HH: Is there any doubt in your mind, Senator Cotton, that this was planned long before it was unveiled? And by that, I mean the leak of Dr. Ford’s letter, I don’t know who did it, but I believe it was part of a campaign that was set up to occur exactly when it did. Do you agree with me?

TC: Hugh, I believe the Schumer political operation was behind this from the very beginning. We learned last week that a woman named Monica McLean was Ms. Ford’s roommate, and she was one of the so-called beach friends who encouraged Ms. Ford to go to Dianne Feinstein and the partisan Democrats on the Judiciary Committee. Well, it just turns out, it just so happens that Monica McLean worked for a Preet Bharara, the former U.S. Attorney in Manhattan, now a virulent anti-Trump critic on television and former counsel to Chuck Schumer. So I strongly suspect that Chuck Schumer’s political operation knew about Ms. Ford’s allegations as far back as July and manipulated the process all along to include taking advantage of Ms. Ford’s confidences and directing her towards left-wing lawyers who apparently may have violated the D.C. code of legal ethics and perhaps may face their own investigation by the D.C. Bar.

Once again, Dr. Ford is treated as a child who lacks any personal agency. Instead, she is cast as someone who was manipulated by a friend that once worked for Preet Bharara and thus became a tool of Minority Leader Chuck Schumer in a political operation.

There are several conclusions I draw from these frenzied attempts to concoct conspiracy theories about Dr. Ford and the resistance movement. The first one is that people create conspiracy theories because they want to deny the truth. Republicans are obviously worried about the effects of the Kavanaugh confirmation process and are attempting to get out ahead of this story with a tale that completely distorts what actually happened. The second is that, in doing so, they are revealing how they think politics works by creating a narrative of what they would do in similar circumstances. In other words, they are projecting the kinds of strategies they would employ onto Democrats.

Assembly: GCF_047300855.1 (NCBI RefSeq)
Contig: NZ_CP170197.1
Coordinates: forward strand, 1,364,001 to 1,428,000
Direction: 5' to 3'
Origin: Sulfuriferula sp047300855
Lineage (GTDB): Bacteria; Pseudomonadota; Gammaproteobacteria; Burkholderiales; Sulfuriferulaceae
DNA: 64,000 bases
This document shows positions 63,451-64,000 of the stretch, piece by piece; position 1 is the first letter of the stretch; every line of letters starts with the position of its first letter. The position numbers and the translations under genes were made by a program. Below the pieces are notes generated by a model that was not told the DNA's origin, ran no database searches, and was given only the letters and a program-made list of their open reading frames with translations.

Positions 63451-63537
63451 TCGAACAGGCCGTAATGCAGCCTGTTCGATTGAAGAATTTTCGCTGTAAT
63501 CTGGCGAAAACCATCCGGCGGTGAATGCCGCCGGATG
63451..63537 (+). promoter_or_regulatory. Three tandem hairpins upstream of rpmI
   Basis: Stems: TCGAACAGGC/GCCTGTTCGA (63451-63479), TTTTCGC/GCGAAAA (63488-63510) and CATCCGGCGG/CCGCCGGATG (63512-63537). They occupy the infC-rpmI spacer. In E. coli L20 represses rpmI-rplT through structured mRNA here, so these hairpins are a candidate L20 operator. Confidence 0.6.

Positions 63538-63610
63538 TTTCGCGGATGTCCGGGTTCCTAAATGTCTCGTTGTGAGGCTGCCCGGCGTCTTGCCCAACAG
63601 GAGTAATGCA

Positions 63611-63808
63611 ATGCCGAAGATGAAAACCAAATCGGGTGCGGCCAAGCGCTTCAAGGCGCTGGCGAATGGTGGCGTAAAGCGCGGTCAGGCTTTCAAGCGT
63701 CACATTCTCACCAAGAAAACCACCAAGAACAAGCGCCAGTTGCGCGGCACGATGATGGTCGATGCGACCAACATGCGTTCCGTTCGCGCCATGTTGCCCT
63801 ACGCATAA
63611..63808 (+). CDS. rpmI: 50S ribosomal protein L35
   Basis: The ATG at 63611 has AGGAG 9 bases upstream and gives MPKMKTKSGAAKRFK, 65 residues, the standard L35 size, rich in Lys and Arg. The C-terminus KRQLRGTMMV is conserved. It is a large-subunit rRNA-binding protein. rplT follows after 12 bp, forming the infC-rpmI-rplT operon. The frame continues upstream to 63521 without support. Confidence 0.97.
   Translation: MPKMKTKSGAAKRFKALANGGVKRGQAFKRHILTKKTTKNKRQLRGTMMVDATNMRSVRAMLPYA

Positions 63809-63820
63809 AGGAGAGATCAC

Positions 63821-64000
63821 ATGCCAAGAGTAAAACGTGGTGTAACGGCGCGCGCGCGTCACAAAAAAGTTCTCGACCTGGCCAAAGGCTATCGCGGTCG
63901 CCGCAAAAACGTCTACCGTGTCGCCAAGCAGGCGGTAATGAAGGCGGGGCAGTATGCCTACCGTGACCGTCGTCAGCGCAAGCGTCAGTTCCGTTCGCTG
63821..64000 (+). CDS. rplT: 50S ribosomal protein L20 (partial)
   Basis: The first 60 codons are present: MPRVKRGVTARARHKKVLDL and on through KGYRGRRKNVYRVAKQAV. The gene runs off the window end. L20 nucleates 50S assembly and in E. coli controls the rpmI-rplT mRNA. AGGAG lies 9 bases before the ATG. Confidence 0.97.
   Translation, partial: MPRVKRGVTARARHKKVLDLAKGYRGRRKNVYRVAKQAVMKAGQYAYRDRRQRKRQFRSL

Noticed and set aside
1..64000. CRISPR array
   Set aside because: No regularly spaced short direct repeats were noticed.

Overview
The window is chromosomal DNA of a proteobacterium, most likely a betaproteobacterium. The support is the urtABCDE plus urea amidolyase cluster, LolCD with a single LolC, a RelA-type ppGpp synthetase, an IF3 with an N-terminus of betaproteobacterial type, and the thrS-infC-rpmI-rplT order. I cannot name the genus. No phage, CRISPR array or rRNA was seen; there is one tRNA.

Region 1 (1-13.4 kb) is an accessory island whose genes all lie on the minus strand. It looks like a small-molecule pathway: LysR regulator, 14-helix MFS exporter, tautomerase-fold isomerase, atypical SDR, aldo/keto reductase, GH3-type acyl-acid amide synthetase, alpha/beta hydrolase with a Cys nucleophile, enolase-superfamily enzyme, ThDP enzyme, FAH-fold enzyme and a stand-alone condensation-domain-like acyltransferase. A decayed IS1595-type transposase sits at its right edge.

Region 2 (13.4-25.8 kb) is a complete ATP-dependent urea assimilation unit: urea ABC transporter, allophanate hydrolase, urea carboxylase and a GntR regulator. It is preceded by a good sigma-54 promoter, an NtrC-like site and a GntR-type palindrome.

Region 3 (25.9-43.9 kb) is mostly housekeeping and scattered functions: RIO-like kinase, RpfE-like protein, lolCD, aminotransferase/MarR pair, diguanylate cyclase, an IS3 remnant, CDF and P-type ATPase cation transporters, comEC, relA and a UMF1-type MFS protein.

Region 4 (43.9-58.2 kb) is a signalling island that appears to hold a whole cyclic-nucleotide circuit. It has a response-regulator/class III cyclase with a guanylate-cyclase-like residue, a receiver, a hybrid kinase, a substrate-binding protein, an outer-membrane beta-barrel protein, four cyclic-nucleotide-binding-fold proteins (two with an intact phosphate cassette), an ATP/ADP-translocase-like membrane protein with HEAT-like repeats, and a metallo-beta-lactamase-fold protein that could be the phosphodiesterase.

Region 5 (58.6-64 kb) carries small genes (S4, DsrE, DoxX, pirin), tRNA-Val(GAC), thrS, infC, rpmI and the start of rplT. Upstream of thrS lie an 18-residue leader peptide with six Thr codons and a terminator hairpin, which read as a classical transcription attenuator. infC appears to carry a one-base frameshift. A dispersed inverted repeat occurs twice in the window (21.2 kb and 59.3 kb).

But perhaps the most important point to take away from these conspiracy theories is that Republicans understand the importance of creating a narrative, even if it is a totally false one. As the actual events of the last few weeks fade away, they are feverishly attempting to piece them together in a way that will solidify their position in the minds of voters.

A recent poll by Quinnipiac found that “49 percent of voters say Kavanaugh ‘is the target of a politically motivated smear campaign,’ as 45 percent of voters say he is not a target of a smear campaign.” While that is a pretty slim margin, it indicates that the narrative being created by these conspiracy theories is having an impact.

There is a real danger involved in what is happening. The lies and conspiracy theories are coming at a pace that is fast and furious, while a lot of Americans don’t know what to believe anymore. Perhaps it’s time we started calling this process what it really is: information warfare.

Nancy LeTourneau

Nancy LeTourneau is a contributing writer for the Washington Monthly.